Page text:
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Image by Gordon Johnson from Pixabay

When I was younger, I never said “No” at work. As I got older, I discovered that “no” is a powerful, and necessary word. Boundaries need to be set. Sometimes, declining a task to focus on what’s more important (e.g. mental health, but it could also be other work) can result in getting more respect. It leads to better productivity for many reasons. It’s win-win.

In an attempt to communicate a positive work ethic and ease to work with, I used to sometimes state in my resume cover letters that the phrase “it’s not my job” is not in my vocabulary. I thought it sounded good.

Not anymore.

On my resume under “personal traits/skills” it now states:

Strong Work Ethic:
“No” is only in my vocabulary when it needs to be. (And knowing when it’s appropriate to say “No” is a skill itself.)

There are times when all hands need to be on deck and you need to go above and beyond the job description, but there are times when it really is NOT your job and can’t be.

When we say no, we demonstrate the “ability to prioritize” requested in job postings. We show that we’re not pushovers, that we have boundaries and that we deserve respect. Saying no is an indication of respecting ourselves and the work.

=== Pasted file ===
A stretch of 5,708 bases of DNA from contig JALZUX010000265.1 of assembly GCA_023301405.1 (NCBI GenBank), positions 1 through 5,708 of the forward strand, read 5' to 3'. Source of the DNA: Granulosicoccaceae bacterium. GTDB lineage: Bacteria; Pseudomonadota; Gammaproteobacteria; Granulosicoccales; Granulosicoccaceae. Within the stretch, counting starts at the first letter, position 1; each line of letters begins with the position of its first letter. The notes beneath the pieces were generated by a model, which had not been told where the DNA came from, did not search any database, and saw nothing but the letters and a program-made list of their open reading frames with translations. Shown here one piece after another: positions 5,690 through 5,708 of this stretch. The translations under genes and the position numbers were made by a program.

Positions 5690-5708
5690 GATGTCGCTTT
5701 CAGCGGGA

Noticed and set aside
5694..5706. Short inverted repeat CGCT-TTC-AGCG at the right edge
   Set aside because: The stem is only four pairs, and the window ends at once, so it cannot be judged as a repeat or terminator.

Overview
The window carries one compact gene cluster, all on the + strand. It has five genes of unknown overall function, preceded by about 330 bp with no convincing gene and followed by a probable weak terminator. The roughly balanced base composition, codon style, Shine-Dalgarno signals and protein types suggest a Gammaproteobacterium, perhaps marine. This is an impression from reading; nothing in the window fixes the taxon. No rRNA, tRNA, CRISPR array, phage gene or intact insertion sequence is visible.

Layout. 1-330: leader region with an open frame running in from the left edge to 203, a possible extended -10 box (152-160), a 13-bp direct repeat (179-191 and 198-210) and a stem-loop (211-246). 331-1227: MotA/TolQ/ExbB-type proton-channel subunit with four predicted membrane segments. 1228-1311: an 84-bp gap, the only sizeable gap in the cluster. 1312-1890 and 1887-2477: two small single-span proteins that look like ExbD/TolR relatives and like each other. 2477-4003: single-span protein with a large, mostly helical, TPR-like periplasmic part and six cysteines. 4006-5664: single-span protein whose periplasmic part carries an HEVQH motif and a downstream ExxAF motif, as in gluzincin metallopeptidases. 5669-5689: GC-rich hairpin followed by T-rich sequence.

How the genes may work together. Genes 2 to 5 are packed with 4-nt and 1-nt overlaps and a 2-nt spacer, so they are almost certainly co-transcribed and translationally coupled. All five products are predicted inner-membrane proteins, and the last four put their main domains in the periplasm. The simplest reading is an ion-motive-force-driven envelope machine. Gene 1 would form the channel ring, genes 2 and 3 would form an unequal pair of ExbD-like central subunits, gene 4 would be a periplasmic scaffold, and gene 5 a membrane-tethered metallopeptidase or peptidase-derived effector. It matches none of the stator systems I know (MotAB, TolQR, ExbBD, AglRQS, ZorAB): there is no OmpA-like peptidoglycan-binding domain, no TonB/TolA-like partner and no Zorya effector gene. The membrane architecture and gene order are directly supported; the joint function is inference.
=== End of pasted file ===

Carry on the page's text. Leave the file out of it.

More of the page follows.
When we say “no” we get more done, in and out of the workplace.

I experienced the need to say no in a past corporate job. A colleague on another team switched jobs within the company. She offered to help her previous boss until he found a replacement. My colleague was learning and performing her new role but was still expected to perform part of her previous role. She’d become my friend, and I’m a helpful person in general, so for a while, I helped.

Together, the two of us executed some of the tasks from her previous role, even though that responsibility belonged to neither of us. I didn’t nudge. I accepted our situation for what it was.

When my boss questioned me during our weekly meetings about why the associated work wasn’t complete, I told him the situation, repeatedly. I tried to avoid saying, “It’s not my job.”

Eventually, I got the nerve to do so. I insisted,

It’s not my job. It’s not hers either. [Her former boss] needs hire a replacement.

He reluctantly agreed.

I don’t mind helping people, but a person shouldn’t have to accept responsibilities that don’t belong to them when those tasks compete with other priorities. Furthermore, my friend/colleague’s former boss was responsible for hiring a replacement. None of that was on me.

It wasn’t my anxiety and depression needing me to say no, but that job itself was responsible for the return of anxiety and depression which had been asymptomatic for so long. Piling on tasks that weren’t mine and should not have been mine contributed to my mental unwellness.

We need to advocate for ourselves, but as that job reminded me, it is SO hard to advocate for yourself when you don’t have the energy, and you feel beaten down. A few times, I had glimmers of standing up to my boss, but mostly, I only asserted myself in my head — those things that I wanted to say.

Those of us with ADHD tend to be people-pleasers and have trouble speaking up.

We can advocate for ourselves.

We can say no.

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